Convocation ‘20: Meijun Chen

Inspiring the next generation of musicians

Erik Einsiedel - 09 June 2020

Music graduate student Meijun Chen did not slow down at all during her final year of her Masters of Music degree, where she double majored in Wind Band Conducting and Clarinet Performance. She was a soloist performer at the Winspear Centre after winning the 2020 U of A concerto competition, co-founded and conducted the U of A Brass Choir, was a Conducting Intern with the Edmonton Youth Orchestra, and performed as Section Leader of the U of A Symphonic Wind Ensemble and as Principal Clarinet with the University Symphony Orchestra, all while maintaining her 4.0 GPA.

An international student from China, Chen has been playing music since she was only four years old, and has performed and competed in over 13 countries across Europe, Asia and North America. Her lifelong passion for music has driven her to continually seek out new opportunities to develop herself as a musician, conductor and educator, striving to connect people through all forms of music.

She credits the U of A for having broadened her horizons as both a music student and musician. The future looks bright for this rising artist, as Chen prepares to continue her music education with the U of A as a doctoral student. In the meantime, she continues to create new opportunities to inspire younger generations through the uplifting power of music.

What drew you to the area of your study? 

Music has been a big part of my life since when I was very young, and it brought me to a variety of amazing places. I started to learn the piano when I was 4 years old, and the clarinet when I was in elementary school. I have spent over 15 years in performance and competition with international wind ensembles and orchestras all over the world. Every time I go to a new place to perform, I am amazed by the power that music has to connect people from different cultural backgrounds.

I received my Bachelor of Arts degree from the U of A in 2018 with a major in Music and a minor in Economics with Distinction, and I will receive my Master of Music degree with double majors in Wind Band Conducting and Clarinet Performance in June, 2020.

During my past six years here at the U of A as an international student from China, my development as a music student and musician has continually expanded. I actively seek opportunities to learn more about conducting techniques and music pedagogy in the band and orchestra environment, and set myself a goal to become the best music educator, music director and music scholar I can be. This is one of the reasons I decided to do my Master’s degree not only in clarinet performance but also conducting in the Department of Music, so that I could understand the band and orchestra world in a larger context. I want to share the joy of music by connecting more people from all ages through a variety forms of music making.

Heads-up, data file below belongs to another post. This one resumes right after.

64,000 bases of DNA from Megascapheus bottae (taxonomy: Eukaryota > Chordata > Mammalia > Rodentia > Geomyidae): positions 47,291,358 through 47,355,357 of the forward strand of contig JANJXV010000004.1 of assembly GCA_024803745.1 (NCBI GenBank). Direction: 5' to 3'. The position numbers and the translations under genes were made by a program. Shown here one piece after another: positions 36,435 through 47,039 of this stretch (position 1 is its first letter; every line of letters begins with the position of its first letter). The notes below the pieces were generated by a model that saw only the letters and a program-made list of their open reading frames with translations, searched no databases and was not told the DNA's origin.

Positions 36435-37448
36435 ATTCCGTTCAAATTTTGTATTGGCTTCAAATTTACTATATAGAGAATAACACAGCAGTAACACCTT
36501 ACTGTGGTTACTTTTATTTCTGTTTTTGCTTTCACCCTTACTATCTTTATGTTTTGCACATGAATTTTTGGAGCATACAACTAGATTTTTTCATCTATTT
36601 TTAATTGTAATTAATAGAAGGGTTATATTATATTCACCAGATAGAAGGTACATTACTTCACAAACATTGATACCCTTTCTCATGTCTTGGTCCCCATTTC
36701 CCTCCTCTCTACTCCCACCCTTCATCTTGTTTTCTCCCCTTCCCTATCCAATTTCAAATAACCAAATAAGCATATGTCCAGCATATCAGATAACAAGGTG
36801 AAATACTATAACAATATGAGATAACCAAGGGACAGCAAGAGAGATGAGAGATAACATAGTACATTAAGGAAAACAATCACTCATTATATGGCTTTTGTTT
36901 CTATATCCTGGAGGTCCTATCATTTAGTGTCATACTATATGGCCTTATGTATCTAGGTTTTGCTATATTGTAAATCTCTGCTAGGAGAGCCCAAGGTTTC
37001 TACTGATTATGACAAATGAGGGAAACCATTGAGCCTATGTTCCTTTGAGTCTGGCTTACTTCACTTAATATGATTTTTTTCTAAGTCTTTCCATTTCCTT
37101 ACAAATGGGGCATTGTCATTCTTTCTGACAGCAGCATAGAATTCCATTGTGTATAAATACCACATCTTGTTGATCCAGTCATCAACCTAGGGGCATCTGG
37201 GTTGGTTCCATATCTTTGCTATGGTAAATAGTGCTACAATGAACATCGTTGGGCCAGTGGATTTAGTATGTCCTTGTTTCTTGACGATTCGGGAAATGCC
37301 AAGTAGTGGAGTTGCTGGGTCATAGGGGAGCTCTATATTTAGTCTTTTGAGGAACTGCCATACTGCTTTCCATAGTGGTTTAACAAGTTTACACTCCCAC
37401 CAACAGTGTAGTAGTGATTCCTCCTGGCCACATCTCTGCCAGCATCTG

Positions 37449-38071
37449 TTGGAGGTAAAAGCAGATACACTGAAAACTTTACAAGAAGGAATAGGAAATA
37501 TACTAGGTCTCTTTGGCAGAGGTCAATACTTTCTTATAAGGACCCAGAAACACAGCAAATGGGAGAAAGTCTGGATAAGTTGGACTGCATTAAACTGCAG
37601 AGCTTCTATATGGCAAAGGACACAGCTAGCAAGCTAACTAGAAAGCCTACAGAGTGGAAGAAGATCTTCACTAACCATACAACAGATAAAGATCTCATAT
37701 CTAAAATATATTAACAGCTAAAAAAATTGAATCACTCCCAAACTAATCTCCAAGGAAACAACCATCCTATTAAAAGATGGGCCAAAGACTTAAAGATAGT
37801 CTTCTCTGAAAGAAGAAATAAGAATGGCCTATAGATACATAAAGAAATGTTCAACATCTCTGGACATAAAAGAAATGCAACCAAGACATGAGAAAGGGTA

I would not be where I am now without the musical experiences I gained domestically and internationally as a music student myself. Music should not just be a nice add-on to a youth’s education. Instead, it should be an indispensable part of the students’ growth, because the uplifting power of music brings people and society together.

What is the most remarkable thing you learned while you were a student?

I finished my Master of Music degree with a double major in two years, while maintaining the balance of my academic works, my musical works, my student staff and volunteer works and got 4.0 GPA in Fall 2019. I am proud to call the U of A home and have been actively involved with various organizations on campus to contribute back to the communities.

All the scholarships and awards I received during my time here at the U of A motivated me to keep pushing my self-development even further to make bigger contributions to the community. I always seek opportunities to spread the joy of music to students at different ages and engage the Edmonton community and anyone who is interested in music. This is why I co-founded the U of A Brass Choir last year, so that more students who are interested in brass music can make music together.

The knowledge and training I gained at the U of A will equip me to become a better musician and music scholar. I will keep utilizing what I learned during my time here to give back to society, and use music to increase community engagement and connect more people from all ages and different cultural backgrounds.

Did you face any significant challenges, and if so, how did you deal with it? 

Doing a double major in grad school as a Masters student in two years is not easy. Especially in the last year of my MMus degree, I needed to make sure I kept doing well in both of my majors, while still preparing for different recitals, concerts, auditions and academic papers at the same time, and continuing my student staff and volunteer work.